TALES OF EVE by MHAIRI SIMPSON (ed)
PB, 139 pages, Fox Spirit
This is a slim collection of short stories that features some weighty names. The theme, as the blurb explains, focuses on the idea that genre fiction is full of stories of men creating (or trying to create) the perfect woman, and it’s time the balance was redressed. Here women take the centre stage as they use their creativity, or their powers, to build the perfect companion, in whatever form that takes…
It’s rare to find an anthology, even a slender one such as this, with no weak stories, but every story here is strong, entertaining, occasionally funny and sometimes deeply moving, and the combination of SF and fantasy works seamlessly together. Personal highlights were Andrew Reid’s “Kate and the Buchanan”, where a woman whose inventions change the world is forced to conceal her identity from a society that cannot accept or believe in creative women; “In Memoriam” by Rob Haines, in which a woman become surrogate mother to an AI which will eventually fly colonists to another star, and “Unravel” by Ren Warom, a beautiful, chilling story of an artificial woman’s desire and desperation to bring her dead lover back to life, and the ingenuity and self-sacrifice that goes into the revival. It’s a story you’ll be thinking about long after the book has closed.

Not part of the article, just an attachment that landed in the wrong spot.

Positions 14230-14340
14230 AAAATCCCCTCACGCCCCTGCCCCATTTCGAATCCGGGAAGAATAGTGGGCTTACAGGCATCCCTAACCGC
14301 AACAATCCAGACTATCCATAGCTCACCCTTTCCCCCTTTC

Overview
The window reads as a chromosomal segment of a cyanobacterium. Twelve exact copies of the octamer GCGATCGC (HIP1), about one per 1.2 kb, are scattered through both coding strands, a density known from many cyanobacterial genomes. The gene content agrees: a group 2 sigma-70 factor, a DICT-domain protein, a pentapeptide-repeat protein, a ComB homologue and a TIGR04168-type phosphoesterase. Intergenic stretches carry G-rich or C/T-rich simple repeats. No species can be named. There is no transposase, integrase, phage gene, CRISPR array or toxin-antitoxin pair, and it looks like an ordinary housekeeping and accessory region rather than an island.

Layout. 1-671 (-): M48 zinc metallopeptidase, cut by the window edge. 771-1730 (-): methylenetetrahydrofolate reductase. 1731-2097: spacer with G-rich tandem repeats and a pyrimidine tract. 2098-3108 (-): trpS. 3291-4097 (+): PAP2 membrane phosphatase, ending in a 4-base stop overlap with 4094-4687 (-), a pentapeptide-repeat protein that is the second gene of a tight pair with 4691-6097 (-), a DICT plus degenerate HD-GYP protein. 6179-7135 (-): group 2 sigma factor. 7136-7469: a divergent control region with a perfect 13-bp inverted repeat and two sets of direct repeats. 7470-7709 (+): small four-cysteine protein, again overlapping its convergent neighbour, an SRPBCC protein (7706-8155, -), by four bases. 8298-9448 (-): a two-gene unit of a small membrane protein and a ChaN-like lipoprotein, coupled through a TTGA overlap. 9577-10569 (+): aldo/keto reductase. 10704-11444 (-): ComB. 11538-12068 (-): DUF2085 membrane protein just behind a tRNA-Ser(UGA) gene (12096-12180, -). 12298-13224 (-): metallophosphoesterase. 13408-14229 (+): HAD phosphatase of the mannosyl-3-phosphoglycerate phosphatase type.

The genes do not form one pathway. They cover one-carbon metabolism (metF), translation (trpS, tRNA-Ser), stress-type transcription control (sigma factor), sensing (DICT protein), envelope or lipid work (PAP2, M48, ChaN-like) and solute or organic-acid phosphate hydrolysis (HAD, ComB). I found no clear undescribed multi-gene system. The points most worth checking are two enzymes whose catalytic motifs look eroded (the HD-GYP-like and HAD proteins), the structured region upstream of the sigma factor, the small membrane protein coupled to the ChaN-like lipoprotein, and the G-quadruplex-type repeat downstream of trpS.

Mhairi Simpson has done an excellent job editing these stories and making them flow together – not the easiest task with such a disparate collection which also includes high fantasy from Adrian Tchaikovsky, a touching tale of magic by Francesca Terminiello, and Juliet McKenna making her science fiction debut with an entertainingly twisty story about a scientist studying the nature of competitiveness.
Recommended not just for those interested in gender politics, but for anyone who likes stories, and authors, that think outside the box.